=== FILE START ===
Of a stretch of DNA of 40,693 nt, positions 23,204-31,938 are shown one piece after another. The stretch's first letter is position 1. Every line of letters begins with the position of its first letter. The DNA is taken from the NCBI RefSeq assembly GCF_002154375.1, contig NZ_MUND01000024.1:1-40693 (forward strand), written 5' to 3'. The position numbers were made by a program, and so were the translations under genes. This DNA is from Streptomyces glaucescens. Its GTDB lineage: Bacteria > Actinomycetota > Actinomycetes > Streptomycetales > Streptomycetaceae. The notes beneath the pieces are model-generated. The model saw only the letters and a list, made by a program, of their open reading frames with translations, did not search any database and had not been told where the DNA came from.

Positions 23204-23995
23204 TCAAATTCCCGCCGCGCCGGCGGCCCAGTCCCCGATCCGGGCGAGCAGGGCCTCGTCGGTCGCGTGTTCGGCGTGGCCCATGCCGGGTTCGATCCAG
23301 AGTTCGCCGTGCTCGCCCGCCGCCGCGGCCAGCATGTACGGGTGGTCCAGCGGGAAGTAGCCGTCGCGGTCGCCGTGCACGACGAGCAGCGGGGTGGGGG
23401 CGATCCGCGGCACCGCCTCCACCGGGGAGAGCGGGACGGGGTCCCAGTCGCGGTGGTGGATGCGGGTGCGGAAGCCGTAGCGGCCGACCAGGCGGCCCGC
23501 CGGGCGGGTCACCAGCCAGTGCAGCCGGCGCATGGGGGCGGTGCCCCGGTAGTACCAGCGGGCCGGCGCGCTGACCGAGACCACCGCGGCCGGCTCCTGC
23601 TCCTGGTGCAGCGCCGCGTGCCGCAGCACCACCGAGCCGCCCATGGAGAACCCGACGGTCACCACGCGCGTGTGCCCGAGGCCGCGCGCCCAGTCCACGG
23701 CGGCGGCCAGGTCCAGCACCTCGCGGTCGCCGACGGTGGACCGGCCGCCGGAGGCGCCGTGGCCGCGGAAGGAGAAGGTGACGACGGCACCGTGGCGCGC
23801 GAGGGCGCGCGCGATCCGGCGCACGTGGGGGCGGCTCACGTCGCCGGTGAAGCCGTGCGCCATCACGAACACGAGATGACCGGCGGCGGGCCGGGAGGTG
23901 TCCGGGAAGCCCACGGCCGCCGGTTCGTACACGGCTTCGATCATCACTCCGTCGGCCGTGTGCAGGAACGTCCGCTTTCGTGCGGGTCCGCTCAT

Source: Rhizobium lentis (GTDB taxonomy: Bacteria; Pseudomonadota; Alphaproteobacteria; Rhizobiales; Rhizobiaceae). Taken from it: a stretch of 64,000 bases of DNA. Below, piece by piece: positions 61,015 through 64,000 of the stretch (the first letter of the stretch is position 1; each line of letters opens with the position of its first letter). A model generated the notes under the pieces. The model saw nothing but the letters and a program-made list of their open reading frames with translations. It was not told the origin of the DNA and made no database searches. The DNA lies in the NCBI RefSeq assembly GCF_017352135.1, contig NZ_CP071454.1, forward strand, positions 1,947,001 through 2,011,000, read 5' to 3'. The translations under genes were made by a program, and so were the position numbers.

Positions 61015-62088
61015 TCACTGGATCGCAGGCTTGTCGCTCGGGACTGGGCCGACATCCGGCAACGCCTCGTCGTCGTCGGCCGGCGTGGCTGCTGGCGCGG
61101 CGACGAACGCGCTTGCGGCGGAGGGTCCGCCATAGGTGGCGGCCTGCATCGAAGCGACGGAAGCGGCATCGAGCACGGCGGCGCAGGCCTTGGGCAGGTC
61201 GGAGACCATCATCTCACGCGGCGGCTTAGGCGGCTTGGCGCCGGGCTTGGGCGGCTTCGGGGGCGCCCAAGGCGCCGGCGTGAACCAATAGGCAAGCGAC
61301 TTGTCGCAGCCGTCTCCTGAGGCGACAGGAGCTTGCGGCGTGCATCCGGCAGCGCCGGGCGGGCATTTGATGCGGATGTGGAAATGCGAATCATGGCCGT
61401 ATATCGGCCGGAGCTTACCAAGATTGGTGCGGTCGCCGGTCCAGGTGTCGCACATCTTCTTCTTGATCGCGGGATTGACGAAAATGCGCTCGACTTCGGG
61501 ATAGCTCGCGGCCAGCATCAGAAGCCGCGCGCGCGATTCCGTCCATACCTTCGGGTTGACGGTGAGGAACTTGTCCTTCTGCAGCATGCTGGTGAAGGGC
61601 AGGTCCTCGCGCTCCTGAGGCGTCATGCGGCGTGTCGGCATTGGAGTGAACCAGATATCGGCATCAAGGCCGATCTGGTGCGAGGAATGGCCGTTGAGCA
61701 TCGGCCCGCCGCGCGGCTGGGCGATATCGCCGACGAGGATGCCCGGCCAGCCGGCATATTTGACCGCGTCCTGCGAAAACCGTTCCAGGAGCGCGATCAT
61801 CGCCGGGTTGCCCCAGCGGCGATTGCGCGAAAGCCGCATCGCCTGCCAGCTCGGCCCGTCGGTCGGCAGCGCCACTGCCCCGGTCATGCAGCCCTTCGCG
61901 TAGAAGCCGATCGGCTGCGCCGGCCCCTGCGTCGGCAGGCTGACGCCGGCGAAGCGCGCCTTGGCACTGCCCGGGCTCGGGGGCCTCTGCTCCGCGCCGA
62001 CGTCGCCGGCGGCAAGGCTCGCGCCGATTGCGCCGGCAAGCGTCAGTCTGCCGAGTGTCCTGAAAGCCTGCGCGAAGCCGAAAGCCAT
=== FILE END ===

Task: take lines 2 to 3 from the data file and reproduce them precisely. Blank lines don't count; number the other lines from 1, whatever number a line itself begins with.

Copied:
Positions 23204-23995
23204 TCAAATTCCCGCCGCGCCGGCGGCCCAGTCCCCGATCCGGGCGAGCAGGGCCTCGTCGGTCGCGTGTTCGGCGTGGCCCATGCCGGGTTCGATCCAG